The agricultural sector globally consumes 70% of the planet water, more than twice the industry (23%) and almost nine times the urban use (8%). The Portuguese startup Agroop developed a business intelligence system to help farmers optimise water usage, identify best operational and management practices and prevent plant diseases. Trough an application, they are using technology to democratize the agricultural sector.

The CEO and founder, Bruno Fonseca, is a tech entrepreneur passionate about developing impact projects in a global scale. Agroop is the first Portuguese startup which successfully completed three crowdfunding campaigns on the crowdfunding platform Seedrs. The company raised almost 700 thousand euros from 486 investors from 25 different nationalities.

In this interview, Fonseca talks about his personal trajectory until the creation of Agroop. Portuguese startups start thinking about internationalisation since the very beginning, according to him. “They are born global, developing scalable solutions to be sold mainly abroad.” Agroop was not an exception, with customers in seven countries: Portugal, Spain, Italy, Australia, Brazil, Chile and Paraguay.

What is your personal background?

After finishing my master’s degree in Communication Design I was invited to work as a graphic and identity designer in a branding and communication agency called WKY (We Know You).

Despite being a place where I was satisfied and doing something I loved, I felt the need to do something that could fulfil my personal and professional values. I invited Bruno Rodrigues, the best design student of my Master class, to start with me this great adventure that Agroop still is.


What inspired you to create Agroop?

During my Master’s studies I was doing some independent design work to gain experience. At that point I had the opportunity to create a branding strategy for a new customer, a farmer called Ricardo Araujo. Along the conversations we had, I began to understand the major challenges of an agricultural entrepreneur. I started to research technological solutions that could help him and get to work.

Agroop is a technological solution to help farmers monitor water needs of their crops and to prevent risk factors, namely plagues, diseases and adverse weather conditions. Apart from that, Agroop is also helping agronomists and consultancy farming companies to centralize information from their customers in order to provide a better consultancy service.

How was the process of establishing your business in Portugal?

In my perspective Portugal is an amazing pilot market, a great place to launch a startup and test a product. We have skilled labor power, an open market mindset, a government sensitive to the entrepreneurial ecosystem.

Despite these positive characteristics, the purchase power in Portugal is not so high. For this reason, Portuguese startups start thinking about internationalisation very soon. They need to be born global startups, developing scalable solutions to be sold mainly abroad.

How did you manage to get your first international customers?

Agroop is not different from other Portuguese startups. The company was born with a strong international and scalable mindset. In 2016, Agroop was selected to be part of one of the most prestigious acceleration programs in Europe: H-Farm. There we developed part of our business plan and met our first international customer: Osvaldo.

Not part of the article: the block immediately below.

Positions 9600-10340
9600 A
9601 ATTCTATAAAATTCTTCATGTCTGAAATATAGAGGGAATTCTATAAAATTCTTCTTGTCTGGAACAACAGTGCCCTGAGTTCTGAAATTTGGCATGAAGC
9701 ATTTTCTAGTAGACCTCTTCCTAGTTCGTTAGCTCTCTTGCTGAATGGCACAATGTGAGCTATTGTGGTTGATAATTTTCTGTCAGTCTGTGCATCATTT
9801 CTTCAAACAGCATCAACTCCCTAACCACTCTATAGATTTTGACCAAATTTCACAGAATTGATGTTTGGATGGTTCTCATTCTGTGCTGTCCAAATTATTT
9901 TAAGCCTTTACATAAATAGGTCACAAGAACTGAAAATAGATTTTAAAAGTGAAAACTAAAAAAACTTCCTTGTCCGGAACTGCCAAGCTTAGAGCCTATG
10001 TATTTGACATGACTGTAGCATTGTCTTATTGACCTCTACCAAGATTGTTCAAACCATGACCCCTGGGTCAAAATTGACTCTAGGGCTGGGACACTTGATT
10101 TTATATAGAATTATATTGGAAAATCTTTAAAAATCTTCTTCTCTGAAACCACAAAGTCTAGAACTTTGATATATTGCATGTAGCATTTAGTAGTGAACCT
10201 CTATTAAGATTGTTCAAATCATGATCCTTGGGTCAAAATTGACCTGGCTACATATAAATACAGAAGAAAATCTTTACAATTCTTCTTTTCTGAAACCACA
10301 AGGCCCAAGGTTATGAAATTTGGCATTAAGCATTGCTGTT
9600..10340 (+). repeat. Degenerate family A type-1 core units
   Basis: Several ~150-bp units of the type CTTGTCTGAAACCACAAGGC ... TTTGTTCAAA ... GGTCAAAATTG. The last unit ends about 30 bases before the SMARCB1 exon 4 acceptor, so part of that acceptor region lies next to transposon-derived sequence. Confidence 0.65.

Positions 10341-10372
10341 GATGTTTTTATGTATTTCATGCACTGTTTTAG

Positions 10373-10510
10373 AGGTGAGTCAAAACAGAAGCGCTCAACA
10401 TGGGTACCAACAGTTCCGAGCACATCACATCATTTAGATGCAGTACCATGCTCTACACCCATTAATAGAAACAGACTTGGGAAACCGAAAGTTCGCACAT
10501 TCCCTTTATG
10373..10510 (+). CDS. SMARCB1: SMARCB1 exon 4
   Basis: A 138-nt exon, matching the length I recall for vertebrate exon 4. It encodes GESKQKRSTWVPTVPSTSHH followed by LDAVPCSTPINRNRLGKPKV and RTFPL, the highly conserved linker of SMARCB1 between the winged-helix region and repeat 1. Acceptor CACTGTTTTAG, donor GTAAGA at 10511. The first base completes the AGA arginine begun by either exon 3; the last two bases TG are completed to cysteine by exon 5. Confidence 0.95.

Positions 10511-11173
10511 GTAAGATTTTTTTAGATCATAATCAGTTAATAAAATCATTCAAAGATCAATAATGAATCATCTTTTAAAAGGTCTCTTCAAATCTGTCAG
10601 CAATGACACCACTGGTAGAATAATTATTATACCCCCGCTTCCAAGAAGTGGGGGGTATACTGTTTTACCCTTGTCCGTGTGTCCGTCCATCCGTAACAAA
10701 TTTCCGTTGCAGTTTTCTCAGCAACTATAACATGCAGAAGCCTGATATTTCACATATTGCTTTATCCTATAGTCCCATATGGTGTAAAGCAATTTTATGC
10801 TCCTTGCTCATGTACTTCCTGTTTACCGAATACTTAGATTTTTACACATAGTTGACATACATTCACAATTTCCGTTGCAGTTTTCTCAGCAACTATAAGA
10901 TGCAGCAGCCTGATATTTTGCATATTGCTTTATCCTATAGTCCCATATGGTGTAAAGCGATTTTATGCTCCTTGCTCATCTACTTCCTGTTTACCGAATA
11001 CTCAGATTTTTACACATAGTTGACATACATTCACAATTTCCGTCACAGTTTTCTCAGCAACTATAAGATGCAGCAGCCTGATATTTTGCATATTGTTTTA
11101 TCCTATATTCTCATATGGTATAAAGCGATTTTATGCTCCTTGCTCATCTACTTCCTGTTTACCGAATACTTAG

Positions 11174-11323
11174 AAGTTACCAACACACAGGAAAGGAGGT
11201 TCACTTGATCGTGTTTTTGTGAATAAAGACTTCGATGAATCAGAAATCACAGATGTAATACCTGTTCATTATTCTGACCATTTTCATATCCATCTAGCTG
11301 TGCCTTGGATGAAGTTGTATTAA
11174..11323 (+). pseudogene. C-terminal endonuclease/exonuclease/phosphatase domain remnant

Thanks to international events, like Websummit, we established interesting partnerships around the world. We met driven people willing to help us in some strategic markets, namely Australia and Brazil. At this moment Agroop has customers in seven countries: Portugal, Spain, Italy, Australia, Brazil, Chile and Paraguay.

What challenge did you find during your entrepreneurial journey?

The biggest challenge was to find investment to build a motivated team. Fortunately, he got the support of almost 500 investors from more than 25 nationalities through Seedrs ( Agroop has raised almost €700 thousand to support its early stage phase.

The president of Portugal, Marcelo Rebelo de Sousa, kicked off the fundraising campaign of Agroop on Seedrs















At the same time, developing a product was and still is a big challenge. You need to find a constant balance between what potential customers and users opinion and your intuition. Something I learned with the product development process it that when you are developing an innovative product sometimes even your customers don’t know exactly what they are looking for. Henry Ford has an interesting quote about that: “If I had asked my customers what they wanted, they would have said a faster horse.”

Besides that, being an entrepreneur is extremely demanding and invades your personal life. Many people, mainly your family and friends, will feel your absence more frequently, and manage it is a hard task.

Which advice would you give to those wishing to set up business in Portugal?

Portugal is not different from other ecosystems. With the right attitude you will find all you need to create a huge startup like Farfetch, Uniplaces or Seedrs. The website is a nice starting point.

What is next for Agroop?

At this moment we are totally focused on the sales and business development stage, namely finding new channels and exploring new ways to spread our solution internationally. We already selected some target markets to expand in 2019, such as Australia, Brazil and Spain. In 2020 we will be present in the 5 continents, helping farmers and agro agents with their daily basis activities.

What is needed to be an entrepreneur?

First, to be resilient: you will pass through stressful and lonely moments and will want to throw the towel on the floor. If you fall 40 times, get up 40 times. Second, be adaptive, fearless and learn quick. Do not be afraid of making mistakes and learn through them. Fail fast, learn quickly.

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